Forty minutes after the fire was set, family members began carrying all of Ni Ketut Simpen’s belongings down to the cremation area to be burned in a separate fire. Only her jewelry would be saved, to be distributed to her grandchildren.
As the body continued to burn, attended by the two watchers, everyone else sat and talked and laughed and ate, as if at a carnival. One of the sons of the woman whose body was burning came over to greet and welcome us with a big smile. Ni Ketut’s grandson, whose English was excellent, got in a long conversation with several members of our group about what they were seeing and mamukar ritual that was still to come. The gamelan played—and stopped—and played. Little children blew on pinwheel toys as a man began singing with a sonorous amplified voice a song from the Mahabarata about the journey of the soul.
I looked around me and decided I liked the Balinese traditions around death. Death was not a tragedy or a cause for sorrow to them. It was natural part of the cycle of life, death and rebirth. The family and the community knew what to do and they did it wholeheartedly. Life, death, joy, endings and beginnings, were all wrapped together in the ritual and in the day.
It seemed a fitting way to end our trip, a fitting way to close this chapter of life in Bali. As everyone packs and gets ready for further adventures or the plane ride home, we will be gathering to say goodbye just moments from now.
And now it is time for me to say goodbye to you. Thanks for taking this journey with me. I hope you enjoyed the ride.
It’s the next morning now…our last morning…we leave Puri Lumbung for the airport an hour and a half from now. It’s still dark outside and a wild gust of wind just blew the wooden shutters open to our room. Karyn has gone to do her morning yoga practice and so I’m alone, propped up in bed, inside a gauzy white mosquito net, savoring the cool feel of the early morning tropical air for the last time, knowing it will be a year before I’ll be returning to Bali, a place I have grown to deeply love.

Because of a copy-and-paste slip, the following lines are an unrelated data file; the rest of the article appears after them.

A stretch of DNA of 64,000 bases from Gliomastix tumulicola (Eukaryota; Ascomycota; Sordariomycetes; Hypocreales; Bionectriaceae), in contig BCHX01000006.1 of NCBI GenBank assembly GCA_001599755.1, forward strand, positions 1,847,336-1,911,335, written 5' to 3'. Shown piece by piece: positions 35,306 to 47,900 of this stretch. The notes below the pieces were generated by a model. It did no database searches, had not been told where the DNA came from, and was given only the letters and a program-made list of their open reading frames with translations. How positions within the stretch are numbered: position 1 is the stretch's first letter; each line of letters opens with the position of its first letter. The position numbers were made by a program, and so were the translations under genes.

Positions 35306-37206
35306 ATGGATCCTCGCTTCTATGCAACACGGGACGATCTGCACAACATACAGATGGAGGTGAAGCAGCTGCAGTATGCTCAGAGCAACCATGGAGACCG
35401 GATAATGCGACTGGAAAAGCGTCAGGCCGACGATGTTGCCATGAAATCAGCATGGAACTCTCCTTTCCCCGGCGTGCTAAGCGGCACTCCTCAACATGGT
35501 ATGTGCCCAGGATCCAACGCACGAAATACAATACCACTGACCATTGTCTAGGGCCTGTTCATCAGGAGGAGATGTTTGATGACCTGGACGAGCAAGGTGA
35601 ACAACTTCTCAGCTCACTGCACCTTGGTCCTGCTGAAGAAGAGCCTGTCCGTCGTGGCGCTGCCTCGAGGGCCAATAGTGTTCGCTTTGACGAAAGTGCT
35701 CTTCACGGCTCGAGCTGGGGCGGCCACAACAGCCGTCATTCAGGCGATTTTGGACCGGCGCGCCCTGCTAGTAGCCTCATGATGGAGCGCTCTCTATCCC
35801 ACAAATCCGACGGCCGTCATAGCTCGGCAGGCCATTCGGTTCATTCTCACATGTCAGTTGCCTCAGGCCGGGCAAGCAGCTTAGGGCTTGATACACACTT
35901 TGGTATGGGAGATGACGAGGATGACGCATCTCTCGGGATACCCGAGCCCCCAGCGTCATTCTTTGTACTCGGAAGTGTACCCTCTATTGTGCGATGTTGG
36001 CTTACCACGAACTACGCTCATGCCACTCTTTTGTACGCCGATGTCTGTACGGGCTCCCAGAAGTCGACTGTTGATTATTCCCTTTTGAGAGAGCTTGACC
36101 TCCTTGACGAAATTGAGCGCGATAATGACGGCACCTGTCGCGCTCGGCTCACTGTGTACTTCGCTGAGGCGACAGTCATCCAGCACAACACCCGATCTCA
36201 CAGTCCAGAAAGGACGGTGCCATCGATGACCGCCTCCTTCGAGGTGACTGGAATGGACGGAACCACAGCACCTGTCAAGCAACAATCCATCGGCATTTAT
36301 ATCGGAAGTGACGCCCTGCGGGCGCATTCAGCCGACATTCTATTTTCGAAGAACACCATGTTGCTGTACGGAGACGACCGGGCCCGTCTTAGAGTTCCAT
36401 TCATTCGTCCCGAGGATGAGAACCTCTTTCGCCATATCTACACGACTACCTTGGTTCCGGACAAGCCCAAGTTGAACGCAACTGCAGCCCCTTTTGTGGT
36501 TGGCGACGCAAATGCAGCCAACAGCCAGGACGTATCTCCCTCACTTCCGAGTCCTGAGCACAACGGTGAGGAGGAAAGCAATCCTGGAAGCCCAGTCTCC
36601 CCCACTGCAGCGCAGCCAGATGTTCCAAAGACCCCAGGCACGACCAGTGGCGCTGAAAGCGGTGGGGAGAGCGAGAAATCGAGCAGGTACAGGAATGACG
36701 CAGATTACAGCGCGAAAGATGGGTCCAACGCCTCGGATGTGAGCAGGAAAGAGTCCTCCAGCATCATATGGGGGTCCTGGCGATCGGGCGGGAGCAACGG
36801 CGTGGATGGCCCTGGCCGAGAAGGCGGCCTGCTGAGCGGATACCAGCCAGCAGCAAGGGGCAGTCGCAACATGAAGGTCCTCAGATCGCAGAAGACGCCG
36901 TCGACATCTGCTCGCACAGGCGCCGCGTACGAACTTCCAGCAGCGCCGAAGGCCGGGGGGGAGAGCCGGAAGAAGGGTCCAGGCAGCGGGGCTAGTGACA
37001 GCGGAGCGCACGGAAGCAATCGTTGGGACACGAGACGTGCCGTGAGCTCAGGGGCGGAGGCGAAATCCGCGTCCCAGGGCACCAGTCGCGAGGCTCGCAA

I want to thank you all for following my journey–and I’m sorry I didn’t have the time to respond to each of your individual comments. As you can imagine, it was a challenge just to find the time to write my posts each day. I stayed up late many nights to create my updates–and often worked on them when my students were working on other things in writing class. I enjoyed the discipline of a daily deadline (though self-created) and the chance to move through my day, always looking for a nugget to share with you.
Even though I didn’t have time to respond, I savored every comment you took the time to write back to me. They meant so much to me, to have that thread of connection to home. And not only did I get to share my trip with you; I now have a record of my travels, my adventures, my insights, and the depth of culture of the Balinese.
I hope to blog again in August when I take a group of writers to a Victorian mansion in the Scottish Highlands, though that will be much more a writing retreat and less of a travel adventure, so I’m not sure how many stories I will have to tell, but I hope you’ll join me virtually then (and in person if you want–there’s still space).
I’d like to thank Dona Bumgarner who formatted the raw images and text I sent her every day and posted them for me in multiple formats. Her efficient, capable work saved me hours each day and made this blog possible. Gratitude to Tawnya Sargent and Julia Atwood for sharing some of their incredible pictures. I’d also like to thank Debbie Owen, who lovingly and thoughtfully tended the Writer’s Journey Roadmap in my absence. Roadmap writers, I’ll be back next week after I’ve had a bit of time to recover from jetlag.
Thank you again, all, for traveling with me. I hope you get to join me in person someday.